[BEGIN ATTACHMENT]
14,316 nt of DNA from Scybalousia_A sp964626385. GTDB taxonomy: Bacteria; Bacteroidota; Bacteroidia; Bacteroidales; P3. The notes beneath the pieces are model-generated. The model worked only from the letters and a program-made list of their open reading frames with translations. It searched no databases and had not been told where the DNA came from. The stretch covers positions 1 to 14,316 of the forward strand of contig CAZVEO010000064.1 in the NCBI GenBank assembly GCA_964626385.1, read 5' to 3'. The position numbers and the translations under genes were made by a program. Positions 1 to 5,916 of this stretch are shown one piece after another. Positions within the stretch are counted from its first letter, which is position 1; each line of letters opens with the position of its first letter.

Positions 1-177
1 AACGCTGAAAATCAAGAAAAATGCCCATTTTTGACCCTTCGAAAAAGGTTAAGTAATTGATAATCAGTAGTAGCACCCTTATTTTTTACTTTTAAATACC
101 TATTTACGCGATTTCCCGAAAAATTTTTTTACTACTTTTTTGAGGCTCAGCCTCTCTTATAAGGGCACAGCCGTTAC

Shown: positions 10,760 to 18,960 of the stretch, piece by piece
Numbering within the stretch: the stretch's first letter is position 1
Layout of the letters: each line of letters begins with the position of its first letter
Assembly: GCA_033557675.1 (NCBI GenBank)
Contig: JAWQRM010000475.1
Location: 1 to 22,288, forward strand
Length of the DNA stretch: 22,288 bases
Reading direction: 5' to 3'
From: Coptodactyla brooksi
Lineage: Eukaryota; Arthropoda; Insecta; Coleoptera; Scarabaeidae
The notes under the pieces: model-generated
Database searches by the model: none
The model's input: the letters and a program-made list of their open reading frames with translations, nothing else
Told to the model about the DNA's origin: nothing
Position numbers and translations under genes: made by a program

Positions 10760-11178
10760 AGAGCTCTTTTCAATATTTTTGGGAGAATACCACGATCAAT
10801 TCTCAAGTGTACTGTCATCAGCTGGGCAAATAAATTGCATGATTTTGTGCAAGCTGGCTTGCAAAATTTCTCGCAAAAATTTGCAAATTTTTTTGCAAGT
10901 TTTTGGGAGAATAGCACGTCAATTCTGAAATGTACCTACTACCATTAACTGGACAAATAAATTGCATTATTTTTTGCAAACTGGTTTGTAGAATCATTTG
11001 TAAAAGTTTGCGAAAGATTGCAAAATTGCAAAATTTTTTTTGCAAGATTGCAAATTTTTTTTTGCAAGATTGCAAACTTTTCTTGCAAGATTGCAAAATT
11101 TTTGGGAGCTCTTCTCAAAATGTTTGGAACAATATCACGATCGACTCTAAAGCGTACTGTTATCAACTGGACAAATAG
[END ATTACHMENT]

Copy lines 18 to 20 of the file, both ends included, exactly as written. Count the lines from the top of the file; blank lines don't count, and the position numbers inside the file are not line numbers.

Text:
Told to the model about the DNA's origin: nothing
Position numbers and translations under genes: made by a program

Positions 10760-11178